Capitalism in space: Virgin Galactic today announced both a major rebranding of the company — significantly deemphasizing its links to Richard Branson — as well as a resumption of ticket sales for its suborbital flights.
Virgin Galactic opened ticket sales to the general public and rebranded itself today a week ahead of what promises to be another dismal quarterly earnings report. The company most recently reported to having 700 reservations for suborbital spaceflights, with plans to reach 1,000 later this year. Space tourism flights are currently scheduled for the fourth quarter of 2022.
Virgin Galactic’s battered stock, which opened at $8.93, soared by more than 29 percent to $10.50 on the New York Stock Exchange. The company is scheduled to report earnings (actually a loss) for the fourth quarter of 2021 on Feb. 22.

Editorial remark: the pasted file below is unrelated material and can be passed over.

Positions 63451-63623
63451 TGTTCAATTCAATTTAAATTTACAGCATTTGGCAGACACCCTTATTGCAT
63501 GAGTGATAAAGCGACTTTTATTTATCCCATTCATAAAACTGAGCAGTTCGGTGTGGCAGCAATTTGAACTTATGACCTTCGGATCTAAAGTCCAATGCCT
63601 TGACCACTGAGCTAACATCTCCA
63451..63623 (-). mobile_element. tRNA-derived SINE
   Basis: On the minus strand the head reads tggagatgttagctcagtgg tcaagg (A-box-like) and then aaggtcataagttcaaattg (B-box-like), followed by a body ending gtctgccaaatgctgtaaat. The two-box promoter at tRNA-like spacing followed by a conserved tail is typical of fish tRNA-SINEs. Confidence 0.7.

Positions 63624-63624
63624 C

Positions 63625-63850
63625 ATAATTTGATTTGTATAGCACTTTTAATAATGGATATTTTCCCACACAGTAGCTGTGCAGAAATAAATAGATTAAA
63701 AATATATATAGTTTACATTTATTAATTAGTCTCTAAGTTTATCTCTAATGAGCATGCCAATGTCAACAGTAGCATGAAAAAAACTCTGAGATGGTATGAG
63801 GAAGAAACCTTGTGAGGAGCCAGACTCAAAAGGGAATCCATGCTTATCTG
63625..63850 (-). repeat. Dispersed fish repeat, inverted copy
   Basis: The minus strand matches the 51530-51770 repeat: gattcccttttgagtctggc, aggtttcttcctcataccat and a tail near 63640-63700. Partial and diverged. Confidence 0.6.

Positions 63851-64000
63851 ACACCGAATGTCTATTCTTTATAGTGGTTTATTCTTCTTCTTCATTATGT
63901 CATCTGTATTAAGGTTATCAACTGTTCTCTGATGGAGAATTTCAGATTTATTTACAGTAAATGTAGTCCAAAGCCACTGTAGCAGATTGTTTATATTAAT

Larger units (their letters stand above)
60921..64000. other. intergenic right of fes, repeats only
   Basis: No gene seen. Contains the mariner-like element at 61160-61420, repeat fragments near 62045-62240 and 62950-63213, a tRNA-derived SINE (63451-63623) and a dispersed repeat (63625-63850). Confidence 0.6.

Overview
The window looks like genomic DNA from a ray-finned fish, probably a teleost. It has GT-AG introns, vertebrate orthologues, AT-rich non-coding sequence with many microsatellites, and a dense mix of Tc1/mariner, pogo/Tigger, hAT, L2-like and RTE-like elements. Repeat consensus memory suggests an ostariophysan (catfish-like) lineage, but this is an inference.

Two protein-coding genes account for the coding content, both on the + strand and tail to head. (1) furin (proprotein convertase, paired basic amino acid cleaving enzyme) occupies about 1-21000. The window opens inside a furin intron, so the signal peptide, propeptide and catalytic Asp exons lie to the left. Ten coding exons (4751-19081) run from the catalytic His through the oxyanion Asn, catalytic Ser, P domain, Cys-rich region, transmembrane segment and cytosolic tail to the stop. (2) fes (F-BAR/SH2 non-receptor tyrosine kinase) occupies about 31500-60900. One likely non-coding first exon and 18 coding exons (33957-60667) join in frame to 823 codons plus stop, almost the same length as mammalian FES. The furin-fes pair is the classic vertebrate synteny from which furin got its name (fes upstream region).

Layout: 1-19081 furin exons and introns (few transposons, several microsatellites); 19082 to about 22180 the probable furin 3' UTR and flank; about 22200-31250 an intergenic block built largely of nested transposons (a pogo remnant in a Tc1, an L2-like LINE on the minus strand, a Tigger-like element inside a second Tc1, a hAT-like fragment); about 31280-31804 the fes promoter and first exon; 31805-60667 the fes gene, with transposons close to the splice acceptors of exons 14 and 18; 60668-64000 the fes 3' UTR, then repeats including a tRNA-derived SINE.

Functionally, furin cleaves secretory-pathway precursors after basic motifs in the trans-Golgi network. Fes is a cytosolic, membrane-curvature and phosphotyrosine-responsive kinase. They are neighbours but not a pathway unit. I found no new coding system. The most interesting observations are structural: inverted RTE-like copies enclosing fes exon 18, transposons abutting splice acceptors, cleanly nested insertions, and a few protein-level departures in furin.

Tickets will cost $450K, with a $150K deposit required. It also appears that — in order to encourage sales — the company is capping present sales to the first 1,000 who provide the deposit. Since it has for years claimed it has 700 paying customers already, this suggests they are looking for only another 300 at this time.
Branson’s share in the company is now only about 11% — having successfully pumped and then dumped 80% of his shares — and it appears its management senses his name and the association with his Virgin Group now carries more negative than positive connotations. The new company logo for example shrinks the word “Virgin” so much that if you didn’t look close, you’d think the company was simply called “Galactic.”
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